by Natasha Wolff | June 18, 2015 8:53 am
Since 1955, ephemera from the life of late socialite Marjorie Merriweather Post have been stored inside her Hillwood Estate. Amazingly enough, the 25-acre grounds still brim with fine Russian art, 18th-century French décor and an extravagant garden. Now, Post’s 70-year-old clothing collection is set to display throughout the D.C. museum—channeling seven decades of culture and sartorial elegance.
“The collection is a time capsule not only of Marjorie’s style, but a historical retrospective of the changes in women’s fashion,” said Hillwood Estate curator Howard Kurtz. “I am unaware of any other collection that encompasses 70 years of fashion from one individual.”
The businesswoman began preserving her pieces at the age of 16 and even marked select pieces with notes. According to Kurtz, it wasn’t until Post’s arrival home from Russia in 1940 when she began to actively seek a home for the entirety of her collection. “Marjorie knew the value of the collection for future generations and did not want to divide [it],” said Kurtz. When museums would only select one or two pieces to keep, she decided to create a home for all of them at her very own Hillwood Estate.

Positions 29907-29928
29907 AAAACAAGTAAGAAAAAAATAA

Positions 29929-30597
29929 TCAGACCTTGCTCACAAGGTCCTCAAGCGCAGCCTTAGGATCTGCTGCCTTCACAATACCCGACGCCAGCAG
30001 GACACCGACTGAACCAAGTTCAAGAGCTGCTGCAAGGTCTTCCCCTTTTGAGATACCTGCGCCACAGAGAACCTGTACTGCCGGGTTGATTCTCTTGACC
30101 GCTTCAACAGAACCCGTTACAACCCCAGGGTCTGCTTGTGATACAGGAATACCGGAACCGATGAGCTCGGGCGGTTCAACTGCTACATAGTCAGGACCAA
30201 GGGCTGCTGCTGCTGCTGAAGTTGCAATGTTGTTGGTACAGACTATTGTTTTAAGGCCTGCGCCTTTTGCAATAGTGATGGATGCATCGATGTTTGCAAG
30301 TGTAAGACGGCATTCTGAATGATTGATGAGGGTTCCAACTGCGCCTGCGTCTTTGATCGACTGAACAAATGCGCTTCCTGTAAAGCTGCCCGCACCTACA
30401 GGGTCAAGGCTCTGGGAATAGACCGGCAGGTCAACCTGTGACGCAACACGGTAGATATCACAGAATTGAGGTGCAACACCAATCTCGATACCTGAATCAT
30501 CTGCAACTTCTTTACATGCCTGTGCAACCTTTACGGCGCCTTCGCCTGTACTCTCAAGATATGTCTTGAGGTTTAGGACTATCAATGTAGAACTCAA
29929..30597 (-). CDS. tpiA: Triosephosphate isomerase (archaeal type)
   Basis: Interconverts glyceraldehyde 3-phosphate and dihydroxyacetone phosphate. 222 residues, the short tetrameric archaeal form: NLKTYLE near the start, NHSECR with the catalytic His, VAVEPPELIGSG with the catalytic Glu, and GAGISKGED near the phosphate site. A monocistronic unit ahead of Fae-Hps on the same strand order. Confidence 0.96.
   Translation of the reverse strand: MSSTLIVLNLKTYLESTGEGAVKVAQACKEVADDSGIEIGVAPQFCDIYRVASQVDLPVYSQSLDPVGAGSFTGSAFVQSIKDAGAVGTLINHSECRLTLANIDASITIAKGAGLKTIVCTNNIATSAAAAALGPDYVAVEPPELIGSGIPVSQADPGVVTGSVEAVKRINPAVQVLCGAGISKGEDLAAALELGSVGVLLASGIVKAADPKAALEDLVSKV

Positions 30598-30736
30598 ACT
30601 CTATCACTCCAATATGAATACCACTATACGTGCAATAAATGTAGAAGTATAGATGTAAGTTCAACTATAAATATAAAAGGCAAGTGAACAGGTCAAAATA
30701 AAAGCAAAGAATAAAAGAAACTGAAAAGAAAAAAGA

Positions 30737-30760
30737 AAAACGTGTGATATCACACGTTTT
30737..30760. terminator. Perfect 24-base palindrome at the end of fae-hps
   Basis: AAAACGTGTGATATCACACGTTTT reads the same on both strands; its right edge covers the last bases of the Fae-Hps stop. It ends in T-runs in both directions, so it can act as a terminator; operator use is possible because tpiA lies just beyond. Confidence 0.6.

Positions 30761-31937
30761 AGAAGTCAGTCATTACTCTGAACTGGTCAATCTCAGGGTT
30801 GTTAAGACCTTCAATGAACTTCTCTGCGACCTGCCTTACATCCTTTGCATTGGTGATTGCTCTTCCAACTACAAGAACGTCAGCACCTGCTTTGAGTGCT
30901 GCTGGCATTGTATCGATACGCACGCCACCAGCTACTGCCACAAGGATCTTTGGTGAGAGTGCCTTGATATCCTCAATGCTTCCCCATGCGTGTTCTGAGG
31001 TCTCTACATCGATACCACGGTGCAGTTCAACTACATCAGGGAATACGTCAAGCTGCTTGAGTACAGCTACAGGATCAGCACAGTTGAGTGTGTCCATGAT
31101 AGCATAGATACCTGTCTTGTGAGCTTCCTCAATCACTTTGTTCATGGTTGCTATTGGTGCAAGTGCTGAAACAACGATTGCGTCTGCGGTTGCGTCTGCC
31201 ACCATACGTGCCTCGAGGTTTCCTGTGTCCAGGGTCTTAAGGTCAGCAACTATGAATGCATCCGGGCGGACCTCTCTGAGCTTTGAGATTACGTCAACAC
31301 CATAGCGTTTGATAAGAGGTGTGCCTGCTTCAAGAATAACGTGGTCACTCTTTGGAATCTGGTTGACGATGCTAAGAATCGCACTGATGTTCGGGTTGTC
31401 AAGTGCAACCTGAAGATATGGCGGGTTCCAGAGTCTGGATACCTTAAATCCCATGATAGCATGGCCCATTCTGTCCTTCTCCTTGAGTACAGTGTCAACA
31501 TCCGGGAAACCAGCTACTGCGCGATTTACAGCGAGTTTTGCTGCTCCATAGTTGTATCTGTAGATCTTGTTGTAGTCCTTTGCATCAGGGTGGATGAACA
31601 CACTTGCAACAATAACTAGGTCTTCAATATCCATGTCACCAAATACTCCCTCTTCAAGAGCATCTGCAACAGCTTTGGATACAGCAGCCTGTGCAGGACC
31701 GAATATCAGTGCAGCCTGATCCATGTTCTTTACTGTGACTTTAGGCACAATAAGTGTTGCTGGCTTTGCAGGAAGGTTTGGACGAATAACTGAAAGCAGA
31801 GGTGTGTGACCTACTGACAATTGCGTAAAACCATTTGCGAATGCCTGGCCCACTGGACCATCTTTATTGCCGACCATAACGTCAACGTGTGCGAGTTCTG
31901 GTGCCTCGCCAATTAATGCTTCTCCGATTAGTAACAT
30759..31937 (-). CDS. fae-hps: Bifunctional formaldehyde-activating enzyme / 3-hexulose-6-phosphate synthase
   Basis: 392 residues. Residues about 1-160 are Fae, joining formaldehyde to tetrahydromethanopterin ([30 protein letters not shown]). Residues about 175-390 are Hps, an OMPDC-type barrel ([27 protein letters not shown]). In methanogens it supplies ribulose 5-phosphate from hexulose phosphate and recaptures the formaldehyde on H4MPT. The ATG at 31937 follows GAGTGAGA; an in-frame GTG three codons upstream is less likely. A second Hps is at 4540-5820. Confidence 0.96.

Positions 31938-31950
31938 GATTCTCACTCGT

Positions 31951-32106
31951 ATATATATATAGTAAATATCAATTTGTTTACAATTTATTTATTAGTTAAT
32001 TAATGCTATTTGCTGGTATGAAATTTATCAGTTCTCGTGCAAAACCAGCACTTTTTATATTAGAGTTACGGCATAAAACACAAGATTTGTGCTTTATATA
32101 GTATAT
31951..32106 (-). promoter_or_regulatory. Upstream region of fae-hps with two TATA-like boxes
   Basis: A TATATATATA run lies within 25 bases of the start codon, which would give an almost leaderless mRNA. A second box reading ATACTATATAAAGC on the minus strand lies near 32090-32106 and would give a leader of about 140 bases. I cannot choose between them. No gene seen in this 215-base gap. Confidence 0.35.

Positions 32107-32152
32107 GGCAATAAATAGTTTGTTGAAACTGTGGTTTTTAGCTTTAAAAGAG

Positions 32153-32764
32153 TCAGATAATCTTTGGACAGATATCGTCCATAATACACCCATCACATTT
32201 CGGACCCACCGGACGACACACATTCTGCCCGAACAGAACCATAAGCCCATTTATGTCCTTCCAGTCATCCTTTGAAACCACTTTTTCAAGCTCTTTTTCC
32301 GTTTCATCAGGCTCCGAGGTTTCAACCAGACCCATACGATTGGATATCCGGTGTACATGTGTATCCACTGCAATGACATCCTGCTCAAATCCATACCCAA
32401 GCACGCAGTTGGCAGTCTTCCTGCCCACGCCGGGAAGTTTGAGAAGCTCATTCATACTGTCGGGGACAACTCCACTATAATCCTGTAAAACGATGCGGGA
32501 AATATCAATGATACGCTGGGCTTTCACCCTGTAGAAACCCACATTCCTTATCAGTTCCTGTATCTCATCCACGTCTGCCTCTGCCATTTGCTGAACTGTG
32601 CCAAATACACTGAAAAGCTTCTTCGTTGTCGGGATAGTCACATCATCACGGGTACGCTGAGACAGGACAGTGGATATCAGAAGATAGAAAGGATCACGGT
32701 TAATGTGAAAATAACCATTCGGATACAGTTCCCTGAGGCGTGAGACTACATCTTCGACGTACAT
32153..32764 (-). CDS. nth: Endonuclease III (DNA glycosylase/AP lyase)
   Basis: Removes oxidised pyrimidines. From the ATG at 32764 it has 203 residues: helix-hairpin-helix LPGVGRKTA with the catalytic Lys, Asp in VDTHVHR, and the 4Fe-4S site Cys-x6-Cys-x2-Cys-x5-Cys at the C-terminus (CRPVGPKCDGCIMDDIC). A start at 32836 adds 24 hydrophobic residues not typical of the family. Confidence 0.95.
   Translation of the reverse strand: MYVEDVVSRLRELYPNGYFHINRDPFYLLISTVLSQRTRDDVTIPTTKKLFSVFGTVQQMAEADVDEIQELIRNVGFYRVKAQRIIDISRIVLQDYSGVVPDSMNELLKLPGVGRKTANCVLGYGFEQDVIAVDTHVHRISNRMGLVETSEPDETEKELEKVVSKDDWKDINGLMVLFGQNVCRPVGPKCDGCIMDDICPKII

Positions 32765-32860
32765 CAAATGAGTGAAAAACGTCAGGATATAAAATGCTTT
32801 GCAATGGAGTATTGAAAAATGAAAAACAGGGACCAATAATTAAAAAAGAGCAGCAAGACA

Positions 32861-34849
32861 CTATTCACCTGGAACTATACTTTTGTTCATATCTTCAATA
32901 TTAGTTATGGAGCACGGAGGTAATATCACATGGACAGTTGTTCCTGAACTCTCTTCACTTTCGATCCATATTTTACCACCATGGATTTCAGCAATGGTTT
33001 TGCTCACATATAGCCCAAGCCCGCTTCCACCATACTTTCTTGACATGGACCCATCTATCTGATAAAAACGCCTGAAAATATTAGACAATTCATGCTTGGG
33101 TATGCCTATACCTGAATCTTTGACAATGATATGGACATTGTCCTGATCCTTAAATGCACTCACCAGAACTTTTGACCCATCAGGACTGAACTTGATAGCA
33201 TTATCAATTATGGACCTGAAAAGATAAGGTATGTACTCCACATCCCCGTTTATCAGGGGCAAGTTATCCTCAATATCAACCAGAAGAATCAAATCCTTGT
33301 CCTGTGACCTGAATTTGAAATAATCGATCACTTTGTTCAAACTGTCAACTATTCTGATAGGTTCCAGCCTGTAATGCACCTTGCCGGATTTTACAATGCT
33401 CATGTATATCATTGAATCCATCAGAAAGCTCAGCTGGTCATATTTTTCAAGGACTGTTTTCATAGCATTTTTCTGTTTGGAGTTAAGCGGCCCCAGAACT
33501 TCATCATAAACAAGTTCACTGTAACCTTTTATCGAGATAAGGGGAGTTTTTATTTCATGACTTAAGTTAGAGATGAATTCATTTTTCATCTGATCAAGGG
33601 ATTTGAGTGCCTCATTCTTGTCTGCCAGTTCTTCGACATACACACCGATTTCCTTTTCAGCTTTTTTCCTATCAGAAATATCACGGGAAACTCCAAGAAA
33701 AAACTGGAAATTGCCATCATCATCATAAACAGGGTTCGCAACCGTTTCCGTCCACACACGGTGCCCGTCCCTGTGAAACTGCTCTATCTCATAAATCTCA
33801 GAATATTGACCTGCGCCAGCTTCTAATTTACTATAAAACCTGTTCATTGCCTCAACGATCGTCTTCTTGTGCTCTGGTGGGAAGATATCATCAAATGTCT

From “Alice Style” shoes named after Alice Roosevelt to a ‘70s bohemian flare, each of Marjorie’s pieces represents an iconic decade. Unlike her previous wedding collection showcased at the museum in 2009, this collection displays the evolution of trends throughout the years. The exhibition will also feature Post’s accessories and even her “Suffragette suit” worn to visit President Woodrow Wilson in 1917.
As an effective transition for visitors, Post’s summer/spring wardrobe is currently on display and will be updated to fall/winter in October. For those unable to see the collection in person, Kurtz and Trish Donnally created Ingenue To An Icon: 70 Years of Fashion From the Collection of Marjorie Merriweather Post—a 150-page tome dedicated to the historical fashion illustrated in the live exhibit. Take a peek into the collection featured in the volume here.
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